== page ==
Someday soon, a friend of mine will become a nun. Meanwhile, in the last year, one monk friend disrobed, another nun friend also disrobed, and a certain nun who I never met not only disrobed but composed and publicized a scathing letter about what she thinks is wrong with the whole system of monasticism and Tibetan Buddhism. (sigh, no I am not going to post a link)
In the last ten years, I’ve known dozens of Westerners who’ve gotten ordained and several of them have given back their vows. Everyone has their own reasons, their own story. I’m not here to condemn anybody.
The Buddha himself acknowledged that there would be individuals who, after taking ordination, would later decide to return to lay life. Thus it is possible to formally give back one’s vows unbroken. There is some negativity involved in this, after all the individual made a lifelong promise. Nonetheless, it is significantly less negative than overtly breaking the vows.
So, why do people quit? Here are the top ten reasons why Western monastics disrobe, or, at least, ten reasons I’ve heard:
10. Wants to practice as a lay person or yogi
9. Can’t fit in to Western society as a monk
8. Can’t fit in to Tibetan (or other Asian) society as a Westerner
7. Feels unsupported by their community and/or family
6. Has a difficult time supporting themselves financially
5. Realizes that their mind isn’t ‘how a monk’s mind should be’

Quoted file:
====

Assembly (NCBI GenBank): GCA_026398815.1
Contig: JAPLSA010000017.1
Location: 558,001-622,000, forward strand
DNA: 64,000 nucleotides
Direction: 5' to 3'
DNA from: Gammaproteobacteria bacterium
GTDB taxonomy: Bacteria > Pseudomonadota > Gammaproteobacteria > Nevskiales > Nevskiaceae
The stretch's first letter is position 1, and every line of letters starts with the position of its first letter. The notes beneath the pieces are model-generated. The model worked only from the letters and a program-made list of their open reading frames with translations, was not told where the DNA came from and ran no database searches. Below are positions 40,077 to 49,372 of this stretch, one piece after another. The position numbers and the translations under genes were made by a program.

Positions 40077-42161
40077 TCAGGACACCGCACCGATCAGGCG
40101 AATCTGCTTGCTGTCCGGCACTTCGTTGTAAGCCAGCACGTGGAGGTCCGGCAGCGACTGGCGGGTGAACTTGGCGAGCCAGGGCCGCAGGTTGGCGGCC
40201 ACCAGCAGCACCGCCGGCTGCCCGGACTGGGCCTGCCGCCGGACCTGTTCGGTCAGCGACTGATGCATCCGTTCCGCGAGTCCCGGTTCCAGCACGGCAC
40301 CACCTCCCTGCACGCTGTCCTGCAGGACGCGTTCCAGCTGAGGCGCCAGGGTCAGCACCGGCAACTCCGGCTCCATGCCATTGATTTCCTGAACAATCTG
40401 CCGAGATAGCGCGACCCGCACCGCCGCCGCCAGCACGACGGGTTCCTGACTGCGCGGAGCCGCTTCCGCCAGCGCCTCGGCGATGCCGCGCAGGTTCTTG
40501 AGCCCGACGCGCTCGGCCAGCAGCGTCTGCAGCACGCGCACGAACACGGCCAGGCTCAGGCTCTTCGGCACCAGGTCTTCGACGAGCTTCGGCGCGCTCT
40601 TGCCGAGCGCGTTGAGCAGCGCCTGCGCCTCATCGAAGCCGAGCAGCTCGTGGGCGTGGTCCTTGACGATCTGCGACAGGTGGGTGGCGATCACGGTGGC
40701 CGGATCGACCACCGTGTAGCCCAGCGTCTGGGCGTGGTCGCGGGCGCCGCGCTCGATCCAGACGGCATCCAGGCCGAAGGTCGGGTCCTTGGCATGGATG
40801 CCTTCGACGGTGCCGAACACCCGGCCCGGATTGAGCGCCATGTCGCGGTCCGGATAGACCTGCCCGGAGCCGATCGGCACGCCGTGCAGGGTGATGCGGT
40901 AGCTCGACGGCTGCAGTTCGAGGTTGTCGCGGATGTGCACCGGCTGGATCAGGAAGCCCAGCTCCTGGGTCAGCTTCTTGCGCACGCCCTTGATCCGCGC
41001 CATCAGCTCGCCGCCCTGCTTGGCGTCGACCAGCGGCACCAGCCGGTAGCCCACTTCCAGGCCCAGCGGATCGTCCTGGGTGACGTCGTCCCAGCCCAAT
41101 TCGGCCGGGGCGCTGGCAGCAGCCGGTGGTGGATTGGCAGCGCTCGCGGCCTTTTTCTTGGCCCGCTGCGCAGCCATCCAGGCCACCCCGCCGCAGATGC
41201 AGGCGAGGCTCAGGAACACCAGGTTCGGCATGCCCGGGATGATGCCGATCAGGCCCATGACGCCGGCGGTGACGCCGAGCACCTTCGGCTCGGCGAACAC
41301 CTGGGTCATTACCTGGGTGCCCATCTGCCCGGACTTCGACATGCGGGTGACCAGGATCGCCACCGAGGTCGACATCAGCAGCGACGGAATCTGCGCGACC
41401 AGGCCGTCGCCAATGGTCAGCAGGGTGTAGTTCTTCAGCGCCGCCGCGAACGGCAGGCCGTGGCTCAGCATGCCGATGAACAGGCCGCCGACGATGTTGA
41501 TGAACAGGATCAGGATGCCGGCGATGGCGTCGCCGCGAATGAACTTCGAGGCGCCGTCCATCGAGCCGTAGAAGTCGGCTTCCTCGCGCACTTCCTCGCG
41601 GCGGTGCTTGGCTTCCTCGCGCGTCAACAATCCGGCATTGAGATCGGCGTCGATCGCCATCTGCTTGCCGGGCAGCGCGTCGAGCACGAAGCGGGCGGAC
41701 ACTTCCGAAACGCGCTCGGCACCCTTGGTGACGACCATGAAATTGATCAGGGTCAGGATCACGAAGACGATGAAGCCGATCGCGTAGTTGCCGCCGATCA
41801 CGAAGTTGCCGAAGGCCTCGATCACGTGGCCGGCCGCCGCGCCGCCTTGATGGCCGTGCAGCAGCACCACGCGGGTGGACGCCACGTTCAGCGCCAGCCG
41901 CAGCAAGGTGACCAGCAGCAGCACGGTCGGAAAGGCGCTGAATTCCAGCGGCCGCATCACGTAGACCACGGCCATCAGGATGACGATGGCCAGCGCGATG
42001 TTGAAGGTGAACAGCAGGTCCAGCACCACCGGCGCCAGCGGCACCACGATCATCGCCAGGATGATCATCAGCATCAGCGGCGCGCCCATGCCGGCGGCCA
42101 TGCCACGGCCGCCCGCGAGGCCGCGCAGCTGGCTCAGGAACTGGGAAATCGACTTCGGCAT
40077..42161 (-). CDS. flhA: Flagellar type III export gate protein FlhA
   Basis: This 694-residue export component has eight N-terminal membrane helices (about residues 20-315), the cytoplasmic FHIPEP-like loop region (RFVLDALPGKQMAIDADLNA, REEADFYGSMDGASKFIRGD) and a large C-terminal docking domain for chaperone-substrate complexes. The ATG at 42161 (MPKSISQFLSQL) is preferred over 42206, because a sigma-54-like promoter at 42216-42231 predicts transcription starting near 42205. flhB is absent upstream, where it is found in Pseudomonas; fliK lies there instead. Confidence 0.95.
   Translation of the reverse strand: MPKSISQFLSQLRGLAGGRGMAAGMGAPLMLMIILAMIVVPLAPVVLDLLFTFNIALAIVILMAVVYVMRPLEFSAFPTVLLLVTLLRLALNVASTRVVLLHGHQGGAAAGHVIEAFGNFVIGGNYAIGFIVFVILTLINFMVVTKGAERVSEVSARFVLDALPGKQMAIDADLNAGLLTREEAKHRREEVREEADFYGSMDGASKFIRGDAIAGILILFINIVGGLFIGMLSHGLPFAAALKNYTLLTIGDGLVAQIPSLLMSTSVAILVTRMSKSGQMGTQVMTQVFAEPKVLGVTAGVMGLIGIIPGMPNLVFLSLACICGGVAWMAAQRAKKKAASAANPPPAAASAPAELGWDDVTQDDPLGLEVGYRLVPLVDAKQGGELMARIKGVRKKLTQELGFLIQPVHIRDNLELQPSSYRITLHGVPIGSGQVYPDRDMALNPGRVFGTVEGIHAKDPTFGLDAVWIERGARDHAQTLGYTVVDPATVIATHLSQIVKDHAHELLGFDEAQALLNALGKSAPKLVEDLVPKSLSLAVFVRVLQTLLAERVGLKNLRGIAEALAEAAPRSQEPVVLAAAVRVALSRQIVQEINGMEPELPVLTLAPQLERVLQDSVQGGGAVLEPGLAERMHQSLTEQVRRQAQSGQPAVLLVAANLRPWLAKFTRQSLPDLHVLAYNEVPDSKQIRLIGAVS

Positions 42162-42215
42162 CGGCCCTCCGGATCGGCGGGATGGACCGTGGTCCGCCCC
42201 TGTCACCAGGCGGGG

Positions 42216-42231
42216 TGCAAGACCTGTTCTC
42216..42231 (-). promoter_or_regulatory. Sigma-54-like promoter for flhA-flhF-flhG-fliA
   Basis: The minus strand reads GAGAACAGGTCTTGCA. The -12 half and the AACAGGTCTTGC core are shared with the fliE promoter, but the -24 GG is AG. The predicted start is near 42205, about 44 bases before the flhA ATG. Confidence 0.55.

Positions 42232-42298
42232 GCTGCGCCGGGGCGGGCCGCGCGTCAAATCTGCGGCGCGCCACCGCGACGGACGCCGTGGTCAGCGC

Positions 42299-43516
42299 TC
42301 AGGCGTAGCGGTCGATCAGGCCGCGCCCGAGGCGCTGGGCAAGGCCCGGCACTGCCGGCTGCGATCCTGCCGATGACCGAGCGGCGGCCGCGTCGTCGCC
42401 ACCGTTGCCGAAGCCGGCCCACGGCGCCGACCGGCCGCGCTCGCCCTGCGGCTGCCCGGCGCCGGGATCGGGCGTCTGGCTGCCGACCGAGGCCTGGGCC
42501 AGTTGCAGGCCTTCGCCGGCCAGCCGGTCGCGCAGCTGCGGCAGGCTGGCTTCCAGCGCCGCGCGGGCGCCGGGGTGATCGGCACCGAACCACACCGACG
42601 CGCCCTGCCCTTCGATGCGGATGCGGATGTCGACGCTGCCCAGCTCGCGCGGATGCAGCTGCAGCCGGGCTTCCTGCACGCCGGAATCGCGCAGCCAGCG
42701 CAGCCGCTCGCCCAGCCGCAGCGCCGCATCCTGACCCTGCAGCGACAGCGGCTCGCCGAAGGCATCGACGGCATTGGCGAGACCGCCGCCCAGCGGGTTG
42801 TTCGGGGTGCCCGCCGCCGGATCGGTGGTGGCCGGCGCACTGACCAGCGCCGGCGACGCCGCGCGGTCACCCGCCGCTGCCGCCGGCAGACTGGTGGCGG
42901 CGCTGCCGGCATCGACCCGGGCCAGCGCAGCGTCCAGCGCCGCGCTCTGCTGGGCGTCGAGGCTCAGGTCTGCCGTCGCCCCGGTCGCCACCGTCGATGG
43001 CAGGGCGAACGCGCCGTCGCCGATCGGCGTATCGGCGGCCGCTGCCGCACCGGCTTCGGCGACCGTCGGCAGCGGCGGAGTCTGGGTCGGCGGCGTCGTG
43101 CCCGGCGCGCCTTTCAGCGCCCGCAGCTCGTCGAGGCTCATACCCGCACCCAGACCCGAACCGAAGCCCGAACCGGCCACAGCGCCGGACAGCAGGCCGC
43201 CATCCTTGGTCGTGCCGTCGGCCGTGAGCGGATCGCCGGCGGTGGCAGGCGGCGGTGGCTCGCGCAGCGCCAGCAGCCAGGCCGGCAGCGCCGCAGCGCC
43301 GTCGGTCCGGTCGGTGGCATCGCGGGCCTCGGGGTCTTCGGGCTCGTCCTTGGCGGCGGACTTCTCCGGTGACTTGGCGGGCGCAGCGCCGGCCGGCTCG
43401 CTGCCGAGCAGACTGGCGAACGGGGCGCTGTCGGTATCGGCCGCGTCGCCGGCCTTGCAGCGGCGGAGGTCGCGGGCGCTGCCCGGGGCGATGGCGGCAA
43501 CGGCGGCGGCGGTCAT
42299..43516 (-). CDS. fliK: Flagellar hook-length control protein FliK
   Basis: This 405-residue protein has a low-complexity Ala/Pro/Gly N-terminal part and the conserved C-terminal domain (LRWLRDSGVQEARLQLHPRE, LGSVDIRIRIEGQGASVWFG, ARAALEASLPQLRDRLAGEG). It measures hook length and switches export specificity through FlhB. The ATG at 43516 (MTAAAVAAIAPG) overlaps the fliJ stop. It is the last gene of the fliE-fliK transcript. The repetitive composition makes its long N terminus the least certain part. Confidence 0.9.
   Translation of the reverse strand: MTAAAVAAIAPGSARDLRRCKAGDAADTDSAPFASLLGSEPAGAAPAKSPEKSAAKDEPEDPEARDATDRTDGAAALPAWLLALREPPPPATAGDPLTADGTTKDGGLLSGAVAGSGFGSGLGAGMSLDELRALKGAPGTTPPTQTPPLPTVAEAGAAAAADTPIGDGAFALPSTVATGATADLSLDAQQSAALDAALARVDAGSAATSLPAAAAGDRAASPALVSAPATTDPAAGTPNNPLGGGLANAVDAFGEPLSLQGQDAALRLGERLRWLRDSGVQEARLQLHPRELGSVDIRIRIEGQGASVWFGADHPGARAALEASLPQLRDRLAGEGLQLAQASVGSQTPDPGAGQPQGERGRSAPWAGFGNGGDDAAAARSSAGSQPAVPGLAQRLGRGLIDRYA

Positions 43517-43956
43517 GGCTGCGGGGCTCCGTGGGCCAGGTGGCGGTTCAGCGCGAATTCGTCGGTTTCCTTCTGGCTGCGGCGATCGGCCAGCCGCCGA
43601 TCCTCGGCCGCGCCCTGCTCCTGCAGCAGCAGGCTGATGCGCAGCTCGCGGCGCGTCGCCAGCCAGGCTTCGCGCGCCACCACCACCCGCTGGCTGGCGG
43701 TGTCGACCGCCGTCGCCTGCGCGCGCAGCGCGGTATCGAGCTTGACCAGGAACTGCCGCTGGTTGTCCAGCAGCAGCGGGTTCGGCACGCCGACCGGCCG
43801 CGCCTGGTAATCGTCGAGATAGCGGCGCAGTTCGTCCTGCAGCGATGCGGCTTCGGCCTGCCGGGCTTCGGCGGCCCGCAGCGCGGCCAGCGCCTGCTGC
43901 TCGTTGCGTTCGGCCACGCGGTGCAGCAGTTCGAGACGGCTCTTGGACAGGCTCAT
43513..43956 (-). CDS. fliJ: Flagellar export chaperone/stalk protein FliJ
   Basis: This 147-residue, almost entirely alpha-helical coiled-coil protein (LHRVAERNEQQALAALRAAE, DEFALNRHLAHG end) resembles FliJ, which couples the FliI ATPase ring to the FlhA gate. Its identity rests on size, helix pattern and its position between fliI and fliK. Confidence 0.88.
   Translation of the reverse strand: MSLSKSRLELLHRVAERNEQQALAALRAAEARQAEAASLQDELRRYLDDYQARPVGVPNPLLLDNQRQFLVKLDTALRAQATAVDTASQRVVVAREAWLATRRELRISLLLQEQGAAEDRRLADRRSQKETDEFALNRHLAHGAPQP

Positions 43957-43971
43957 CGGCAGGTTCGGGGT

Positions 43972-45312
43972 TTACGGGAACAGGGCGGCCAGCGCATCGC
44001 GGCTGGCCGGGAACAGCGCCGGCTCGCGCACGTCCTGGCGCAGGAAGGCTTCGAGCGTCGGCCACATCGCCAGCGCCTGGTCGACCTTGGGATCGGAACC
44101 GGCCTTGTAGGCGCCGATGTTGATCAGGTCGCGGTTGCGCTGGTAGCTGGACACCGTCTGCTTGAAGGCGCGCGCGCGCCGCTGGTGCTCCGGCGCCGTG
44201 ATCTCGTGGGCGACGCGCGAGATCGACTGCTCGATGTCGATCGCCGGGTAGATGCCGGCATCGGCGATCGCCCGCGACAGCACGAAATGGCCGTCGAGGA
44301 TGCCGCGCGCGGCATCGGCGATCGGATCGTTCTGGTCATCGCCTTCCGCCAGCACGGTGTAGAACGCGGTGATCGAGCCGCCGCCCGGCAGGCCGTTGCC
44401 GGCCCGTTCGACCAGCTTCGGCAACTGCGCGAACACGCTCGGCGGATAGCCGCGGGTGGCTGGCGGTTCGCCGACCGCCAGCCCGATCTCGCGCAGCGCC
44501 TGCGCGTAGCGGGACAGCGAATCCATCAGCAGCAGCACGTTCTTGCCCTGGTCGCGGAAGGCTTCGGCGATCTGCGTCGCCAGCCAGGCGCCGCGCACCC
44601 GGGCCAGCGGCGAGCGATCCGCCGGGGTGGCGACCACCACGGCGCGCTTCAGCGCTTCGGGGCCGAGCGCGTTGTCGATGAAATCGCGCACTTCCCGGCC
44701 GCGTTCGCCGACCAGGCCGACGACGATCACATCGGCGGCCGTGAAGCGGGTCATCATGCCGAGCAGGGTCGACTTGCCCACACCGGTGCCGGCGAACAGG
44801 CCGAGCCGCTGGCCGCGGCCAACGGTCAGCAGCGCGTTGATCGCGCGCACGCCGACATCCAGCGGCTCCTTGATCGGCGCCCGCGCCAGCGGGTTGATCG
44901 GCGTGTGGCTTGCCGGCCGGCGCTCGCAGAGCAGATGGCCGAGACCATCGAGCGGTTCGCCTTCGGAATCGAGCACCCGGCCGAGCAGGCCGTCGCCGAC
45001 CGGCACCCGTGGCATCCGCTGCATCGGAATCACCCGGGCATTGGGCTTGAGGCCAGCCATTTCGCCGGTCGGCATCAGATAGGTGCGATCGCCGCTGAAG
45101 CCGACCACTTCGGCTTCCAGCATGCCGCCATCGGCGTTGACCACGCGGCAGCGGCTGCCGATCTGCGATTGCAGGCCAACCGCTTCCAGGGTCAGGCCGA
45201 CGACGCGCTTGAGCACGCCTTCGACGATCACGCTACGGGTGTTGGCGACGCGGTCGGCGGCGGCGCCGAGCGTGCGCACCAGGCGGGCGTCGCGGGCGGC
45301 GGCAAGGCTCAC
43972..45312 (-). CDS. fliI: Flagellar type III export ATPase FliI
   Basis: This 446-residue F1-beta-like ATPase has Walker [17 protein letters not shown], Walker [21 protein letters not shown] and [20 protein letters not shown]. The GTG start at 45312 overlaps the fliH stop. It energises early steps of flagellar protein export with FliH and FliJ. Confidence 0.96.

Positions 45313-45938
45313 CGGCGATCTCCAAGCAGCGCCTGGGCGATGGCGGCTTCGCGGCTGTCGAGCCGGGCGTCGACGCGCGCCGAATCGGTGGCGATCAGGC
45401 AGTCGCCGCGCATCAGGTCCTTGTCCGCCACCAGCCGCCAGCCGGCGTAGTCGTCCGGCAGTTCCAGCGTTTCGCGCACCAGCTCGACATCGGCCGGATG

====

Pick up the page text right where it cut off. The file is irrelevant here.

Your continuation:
4. Realizes they ‘still have desire’
3. Is pregnant or has gotten someone else pregnant
2. Is in love
1. Just doesn’t want to be a monk/nun, goshdarnit
It isn’t my place to judge whose reason is valid or invalid. There is, however, a few things I would like to say to prospective quitters: OUR AFFLICTIVE EMOTIONS LIE TO US. Love feels great, but it doesn’t last forever. It whispers: ‘If you could just be together with this person, everything will magically work out’. IT IS LYING. Relationships are hard work, just ask anyone who has ever been in a relationship. Likewise, if everything seems difficult, please don’t make the decision overnight. Give it a month, or three, or a year. Never make a decision in the heat of the moment, unless you want to make the wrong decision.
I will admit that, like life in general, monasticism is really, really difficult. The reason is because we are still in samsara. Our afflictive emotions and self-grasping are like an illness. One of the treatments prescribed by the Buddha was monastic ordination. It isn’t the only treatment, and it certainly isn’t right for everyone. Consult a qualified teacher for more information.
Then again, these days many qualified teachers seem to be saying ‘It isn’t necessary to get ordained.’ In fact, just last month a young woman proudly told me: “My teacher says I don’t need to get ordained.” Um, that’s great. But, as I told her, that isn’t because ordination isn’t beneficial. Rather, her teacher has probably seen scores of Western students get ordained and then give up their vows. Advising a prospective monk or nun that monasticism is not the only path has two benefits: 1. To protect that individual from the negativity of eventually giving back the vows 2. To protect the sangha from further degeneration. You see, from the point of view of someone who believes in karma and dependant origination, each time someone gives up their vows, it makes that precedent stronger.
In case you are wondering, ‘Is Damchoe trying to tell us something?’. No, I am not planning to quit. I am still happily ordained and intend to remain so.